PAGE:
• Harvard Is Not Listening

    December 17, 2023

    President Gay was a mistake.

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    By G. David Bednar

    Seeing cracks developing in Harvard’s foundation from diminishing intellectual freedom and a metastazing ideology, I wrote a warning Why I Won’t Give $10 to Harvard in 2017. But I worried then that “Harvard was not listening.”

    Harvard’s decision this week to retain President Claudine Gay proves it never started listening. During Gay’s December 6 congressional testimony, she was asked if diversity of thought is encouraged by hiring professors with diverse viewpoints. She replied that Harvard did not track that data. The pregnant irony hung in the committee room air. Wasn’t Harvard obsessed with tracking, developing and proclaiming every other conceivable kind of diversity? Harvard may not keep this data but the Harvard Crimson does. In its 2021 Faculty Survey, the Crimson found that only 2.9% of the Faculty of Arts and Sciences (FAS) identified as conservative or very conservative.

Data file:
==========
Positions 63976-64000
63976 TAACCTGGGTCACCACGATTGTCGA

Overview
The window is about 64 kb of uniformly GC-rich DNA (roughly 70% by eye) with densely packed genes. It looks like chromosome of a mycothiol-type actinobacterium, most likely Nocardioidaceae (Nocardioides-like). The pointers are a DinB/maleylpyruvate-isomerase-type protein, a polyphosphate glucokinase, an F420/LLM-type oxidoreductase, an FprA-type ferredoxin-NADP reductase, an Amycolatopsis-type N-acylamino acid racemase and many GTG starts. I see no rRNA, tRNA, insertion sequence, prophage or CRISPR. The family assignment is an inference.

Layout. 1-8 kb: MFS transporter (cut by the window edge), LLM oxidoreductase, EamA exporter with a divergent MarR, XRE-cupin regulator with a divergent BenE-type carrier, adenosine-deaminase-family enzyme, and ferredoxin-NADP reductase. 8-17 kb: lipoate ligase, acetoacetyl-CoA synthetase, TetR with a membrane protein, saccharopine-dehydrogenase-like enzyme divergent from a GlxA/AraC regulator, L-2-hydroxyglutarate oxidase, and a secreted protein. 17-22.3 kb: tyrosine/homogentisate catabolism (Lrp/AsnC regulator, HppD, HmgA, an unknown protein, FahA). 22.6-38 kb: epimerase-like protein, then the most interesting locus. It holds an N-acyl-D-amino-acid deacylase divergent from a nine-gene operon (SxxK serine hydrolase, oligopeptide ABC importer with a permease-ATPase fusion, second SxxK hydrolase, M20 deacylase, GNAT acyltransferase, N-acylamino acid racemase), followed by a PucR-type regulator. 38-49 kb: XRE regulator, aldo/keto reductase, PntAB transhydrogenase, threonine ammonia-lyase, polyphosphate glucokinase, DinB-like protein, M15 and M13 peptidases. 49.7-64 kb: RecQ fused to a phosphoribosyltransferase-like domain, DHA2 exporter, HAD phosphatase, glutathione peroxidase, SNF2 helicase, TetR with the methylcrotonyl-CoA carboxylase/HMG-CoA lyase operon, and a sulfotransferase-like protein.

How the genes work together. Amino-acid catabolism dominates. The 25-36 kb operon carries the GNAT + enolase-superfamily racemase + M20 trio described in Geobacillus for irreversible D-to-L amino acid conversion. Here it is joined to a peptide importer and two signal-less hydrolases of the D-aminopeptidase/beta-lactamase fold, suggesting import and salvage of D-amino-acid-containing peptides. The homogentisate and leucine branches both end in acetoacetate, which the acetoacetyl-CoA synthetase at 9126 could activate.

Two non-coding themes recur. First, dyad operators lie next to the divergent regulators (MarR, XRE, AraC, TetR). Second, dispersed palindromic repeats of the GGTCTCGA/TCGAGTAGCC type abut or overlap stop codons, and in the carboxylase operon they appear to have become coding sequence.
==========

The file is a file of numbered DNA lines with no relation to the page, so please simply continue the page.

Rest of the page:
From public Federal Election Commission reports on donations by FAS professors between 2017 and 2020, one half of one percent (0.5%) of total donations went to Republicans. One wonders if any of Harvard’s 7,000 administrators (who outnumber undergraduates) fall out of political line. Historian Niall C. Ferguson, who left Harvard in 2016, wrote in 2021 that he believes the number of right-of-center professors at Harvard is diminishing.

    “It became increasingly apparent over my 12 years at Harvard that conservative professors were not just a small minority but an endangered species that might go extinct,” he wrote. This year, the Foundation for Individual Rights and Expression’s (FIRE, an independent watchdog of academic freedom) ranked Harvard last of 248 schools in its annual assessment.